When the network is initially received from the server as a JSON, it is parsed to create a DatabaseNetwork, which represents the above properties by their IDs. Then, that DatabaseNetwork is expanded into a Network, which includes full Place and/or Language objects for the above properties.

While not stored in the Network object, there are also lists of Event s and Post s associated with each network. These are fetched separately from the server each time they are needed. Instead of separate classes for their ID-only representations coming from the server and the fuller ones used within the app, they are instantiated in stages within the API class. First, their JSON representations are parsed to partially instantiate them. Then, missing parts (e.g. full Network objects) are fetched from the server and parsed to fully instantiate the objects.

Both Event and Post are subclasses of FeedItem, which requires them to have a public instance field containing a list of comments. This allows them to both be displayed via polymorphism within a feed like TimelineActivity. These comments are represented by PostReply objects.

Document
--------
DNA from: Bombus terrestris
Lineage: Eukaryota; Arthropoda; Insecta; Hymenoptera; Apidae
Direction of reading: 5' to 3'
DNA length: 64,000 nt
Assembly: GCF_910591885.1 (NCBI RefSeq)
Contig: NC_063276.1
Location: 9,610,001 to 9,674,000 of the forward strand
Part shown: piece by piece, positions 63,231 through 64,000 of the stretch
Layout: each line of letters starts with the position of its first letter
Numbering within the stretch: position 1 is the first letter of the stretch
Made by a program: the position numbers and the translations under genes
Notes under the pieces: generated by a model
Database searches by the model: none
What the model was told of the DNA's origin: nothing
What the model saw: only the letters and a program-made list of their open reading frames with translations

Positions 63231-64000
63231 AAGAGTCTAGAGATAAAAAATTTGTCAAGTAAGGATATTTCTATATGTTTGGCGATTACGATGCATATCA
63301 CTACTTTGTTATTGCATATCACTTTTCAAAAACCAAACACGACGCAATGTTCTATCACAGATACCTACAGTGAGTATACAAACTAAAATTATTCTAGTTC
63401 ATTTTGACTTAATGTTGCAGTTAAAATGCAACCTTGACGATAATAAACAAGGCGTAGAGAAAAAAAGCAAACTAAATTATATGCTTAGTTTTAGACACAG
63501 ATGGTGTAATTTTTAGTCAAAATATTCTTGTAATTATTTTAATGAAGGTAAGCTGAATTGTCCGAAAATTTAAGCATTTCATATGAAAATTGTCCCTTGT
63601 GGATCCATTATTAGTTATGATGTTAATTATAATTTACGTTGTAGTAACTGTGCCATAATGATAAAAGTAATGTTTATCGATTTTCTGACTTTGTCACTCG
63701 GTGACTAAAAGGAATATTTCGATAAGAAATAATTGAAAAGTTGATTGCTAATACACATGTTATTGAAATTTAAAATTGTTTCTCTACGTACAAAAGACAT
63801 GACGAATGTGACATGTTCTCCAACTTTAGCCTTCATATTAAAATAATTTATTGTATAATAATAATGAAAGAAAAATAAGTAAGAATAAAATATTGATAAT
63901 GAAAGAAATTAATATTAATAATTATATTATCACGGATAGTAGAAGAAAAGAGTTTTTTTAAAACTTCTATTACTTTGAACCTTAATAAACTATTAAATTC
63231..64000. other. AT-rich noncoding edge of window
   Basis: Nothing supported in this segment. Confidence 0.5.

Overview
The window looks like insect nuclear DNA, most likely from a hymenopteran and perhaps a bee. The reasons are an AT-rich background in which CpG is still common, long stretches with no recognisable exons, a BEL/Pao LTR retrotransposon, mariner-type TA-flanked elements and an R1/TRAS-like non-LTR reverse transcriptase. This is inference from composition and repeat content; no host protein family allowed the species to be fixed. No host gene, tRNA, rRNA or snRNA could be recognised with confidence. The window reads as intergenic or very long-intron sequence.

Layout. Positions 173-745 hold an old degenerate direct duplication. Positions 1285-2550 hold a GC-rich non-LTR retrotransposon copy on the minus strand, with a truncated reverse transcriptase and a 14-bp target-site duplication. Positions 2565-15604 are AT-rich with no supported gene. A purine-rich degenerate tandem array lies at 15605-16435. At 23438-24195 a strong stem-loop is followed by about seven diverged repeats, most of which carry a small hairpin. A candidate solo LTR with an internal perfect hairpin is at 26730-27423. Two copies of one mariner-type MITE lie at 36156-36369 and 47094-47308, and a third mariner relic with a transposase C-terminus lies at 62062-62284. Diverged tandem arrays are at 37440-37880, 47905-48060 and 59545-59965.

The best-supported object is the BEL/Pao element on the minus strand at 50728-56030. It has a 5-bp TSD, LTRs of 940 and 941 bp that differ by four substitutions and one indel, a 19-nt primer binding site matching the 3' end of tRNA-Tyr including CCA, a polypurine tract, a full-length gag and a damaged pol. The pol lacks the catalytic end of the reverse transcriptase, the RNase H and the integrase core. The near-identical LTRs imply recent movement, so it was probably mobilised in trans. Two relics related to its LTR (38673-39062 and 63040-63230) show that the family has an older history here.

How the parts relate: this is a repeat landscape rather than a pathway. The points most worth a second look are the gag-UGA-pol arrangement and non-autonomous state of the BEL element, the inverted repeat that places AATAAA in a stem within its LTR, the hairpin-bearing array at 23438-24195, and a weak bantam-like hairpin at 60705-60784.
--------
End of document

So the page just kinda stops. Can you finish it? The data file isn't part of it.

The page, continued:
Interfaces for Sending Objects

To reduce code redundancy, the API class uses a series of model methods that can send PUT and POST requests (separate model methods) with any object so long as that object can generate a JSON representation of itself for the request using getPutJSON or getPostJSON. The presence of these methods is enforced by the interfaces Postable and Putable, which allows for the model methods to be polymorphic.


A Point describes a particular spot on the globe in terms of its latitude and longitude. It is really just a holder for the two values.

A User object represents any of CultureMesh’s users. It only stores parts of their public profiles, so methods that work with private information like passwords or email addresses take those values as parameters.

Connections to CultureMesh’s Servers